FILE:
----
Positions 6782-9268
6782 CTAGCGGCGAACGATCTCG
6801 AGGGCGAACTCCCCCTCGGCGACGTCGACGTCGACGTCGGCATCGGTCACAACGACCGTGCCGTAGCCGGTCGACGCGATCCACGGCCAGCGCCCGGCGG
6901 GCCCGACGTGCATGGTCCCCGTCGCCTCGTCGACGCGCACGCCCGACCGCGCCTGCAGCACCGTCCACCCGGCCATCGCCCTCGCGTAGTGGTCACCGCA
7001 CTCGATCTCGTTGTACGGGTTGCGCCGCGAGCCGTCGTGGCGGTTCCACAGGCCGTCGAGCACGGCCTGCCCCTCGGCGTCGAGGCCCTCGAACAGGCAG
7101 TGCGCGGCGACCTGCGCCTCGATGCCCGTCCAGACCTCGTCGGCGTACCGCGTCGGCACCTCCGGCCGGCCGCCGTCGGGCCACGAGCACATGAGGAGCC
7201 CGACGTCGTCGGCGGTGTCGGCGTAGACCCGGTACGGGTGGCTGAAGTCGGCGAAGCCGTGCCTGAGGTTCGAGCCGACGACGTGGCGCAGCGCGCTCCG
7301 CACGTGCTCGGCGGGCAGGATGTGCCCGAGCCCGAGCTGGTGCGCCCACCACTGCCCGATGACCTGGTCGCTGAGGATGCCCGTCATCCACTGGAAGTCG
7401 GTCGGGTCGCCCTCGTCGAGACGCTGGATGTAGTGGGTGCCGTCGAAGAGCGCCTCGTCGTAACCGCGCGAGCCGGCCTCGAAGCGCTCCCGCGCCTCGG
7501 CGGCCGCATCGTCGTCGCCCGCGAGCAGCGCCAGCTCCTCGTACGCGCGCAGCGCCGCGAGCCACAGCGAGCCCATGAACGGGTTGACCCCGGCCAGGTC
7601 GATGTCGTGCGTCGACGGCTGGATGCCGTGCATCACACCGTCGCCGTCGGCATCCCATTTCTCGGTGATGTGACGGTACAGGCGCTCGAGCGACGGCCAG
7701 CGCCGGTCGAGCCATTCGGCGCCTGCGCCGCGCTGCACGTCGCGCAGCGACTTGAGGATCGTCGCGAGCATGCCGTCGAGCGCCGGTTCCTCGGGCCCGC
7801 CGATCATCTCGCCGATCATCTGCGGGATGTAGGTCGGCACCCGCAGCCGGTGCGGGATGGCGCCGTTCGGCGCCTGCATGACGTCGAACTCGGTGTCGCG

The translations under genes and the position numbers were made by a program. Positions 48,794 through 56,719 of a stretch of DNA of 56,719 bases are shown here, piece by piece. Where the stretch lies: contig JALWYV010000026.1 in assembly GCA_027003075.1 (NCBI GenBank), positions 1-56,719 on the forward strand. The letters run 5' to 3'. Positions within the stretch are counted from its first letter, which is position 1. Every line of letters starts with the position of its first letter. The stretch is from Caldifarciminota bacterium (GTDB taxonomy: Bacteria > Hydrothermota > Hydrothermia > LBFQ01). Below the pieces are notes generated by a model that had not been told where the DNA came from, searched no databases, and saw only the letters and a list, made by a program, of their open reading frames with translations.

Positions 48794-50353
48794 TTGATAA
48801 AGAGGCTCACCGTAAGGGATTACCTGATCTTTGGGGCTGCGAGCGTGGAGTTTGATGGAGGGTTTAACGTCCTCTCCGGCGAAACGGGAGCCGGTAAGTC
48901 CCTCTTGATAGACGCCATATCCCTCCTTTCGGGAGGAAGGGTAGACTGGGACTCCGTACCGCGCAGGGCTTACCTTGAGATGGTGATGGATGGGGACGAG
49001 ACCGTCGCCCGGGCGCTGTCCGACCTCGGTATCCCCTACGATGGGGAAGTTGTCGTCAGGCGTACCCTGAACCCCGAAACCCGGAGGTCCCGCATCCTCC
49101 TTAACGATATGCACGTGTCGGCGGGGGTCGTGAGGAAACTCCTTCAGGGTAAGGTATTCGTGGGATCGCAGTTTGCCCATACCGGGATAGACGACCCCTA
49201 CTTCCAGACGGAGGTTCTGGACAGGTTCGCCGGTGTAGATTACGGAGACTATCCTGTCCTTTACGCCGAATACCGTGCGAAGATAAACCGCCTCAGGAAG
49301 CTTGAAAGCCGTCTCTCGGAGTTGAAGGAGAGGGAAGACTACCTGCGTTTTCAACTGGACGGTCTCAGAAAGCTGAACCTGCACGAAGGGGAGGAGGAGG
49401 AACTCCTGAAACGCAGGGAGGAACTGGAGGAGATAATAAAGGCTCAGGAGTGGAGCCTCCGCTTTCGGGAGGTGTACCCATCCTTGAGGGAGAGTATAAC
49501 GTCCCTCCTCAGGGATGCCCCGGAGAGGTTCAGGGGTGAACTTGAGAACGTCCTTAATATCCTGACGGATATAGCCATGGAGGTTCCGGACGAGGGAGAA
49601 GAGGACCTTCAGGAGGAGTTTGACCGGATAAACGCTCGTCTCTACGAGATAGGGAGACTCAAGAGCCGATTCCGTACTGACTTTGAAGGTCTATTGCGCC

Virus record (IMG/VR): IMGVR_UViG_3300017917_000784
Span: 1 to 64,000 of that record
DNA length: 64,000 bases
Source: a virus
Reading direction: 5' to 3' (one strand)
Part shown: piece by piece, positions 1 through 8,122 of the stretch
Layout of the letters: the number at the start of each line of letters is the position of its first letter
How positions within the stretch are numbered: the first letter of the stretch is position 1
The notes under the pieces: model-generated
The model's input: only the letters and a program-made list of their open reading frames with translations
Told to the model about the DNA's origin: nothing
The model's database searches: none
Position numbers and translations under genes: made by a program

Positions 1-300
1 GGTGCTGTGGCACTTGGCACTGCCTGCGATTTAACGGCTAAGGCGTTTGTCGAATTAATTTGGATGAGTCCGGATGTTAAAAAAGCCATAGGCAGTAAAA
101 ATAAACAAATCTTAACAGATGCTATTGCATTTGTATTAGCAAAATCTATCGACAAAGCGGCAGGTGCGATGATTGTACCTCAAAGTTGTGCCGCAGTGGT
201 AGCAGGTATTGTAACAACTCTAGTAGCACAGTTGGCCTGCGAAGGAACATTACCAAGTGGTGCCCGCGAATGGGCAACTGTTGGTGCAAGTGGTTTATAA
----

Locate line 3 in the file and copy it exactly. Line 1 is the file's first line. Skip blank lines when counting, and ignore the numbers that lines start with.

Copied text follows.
6801 AGGGCGAACTCCCCCTCGGCGACGTCGACGTCGACGTCGGCATCGGTCACAACGACCGTGCCGTAGCCGGTCGACGCGATCCACGGCCAGCGCCCGGCGG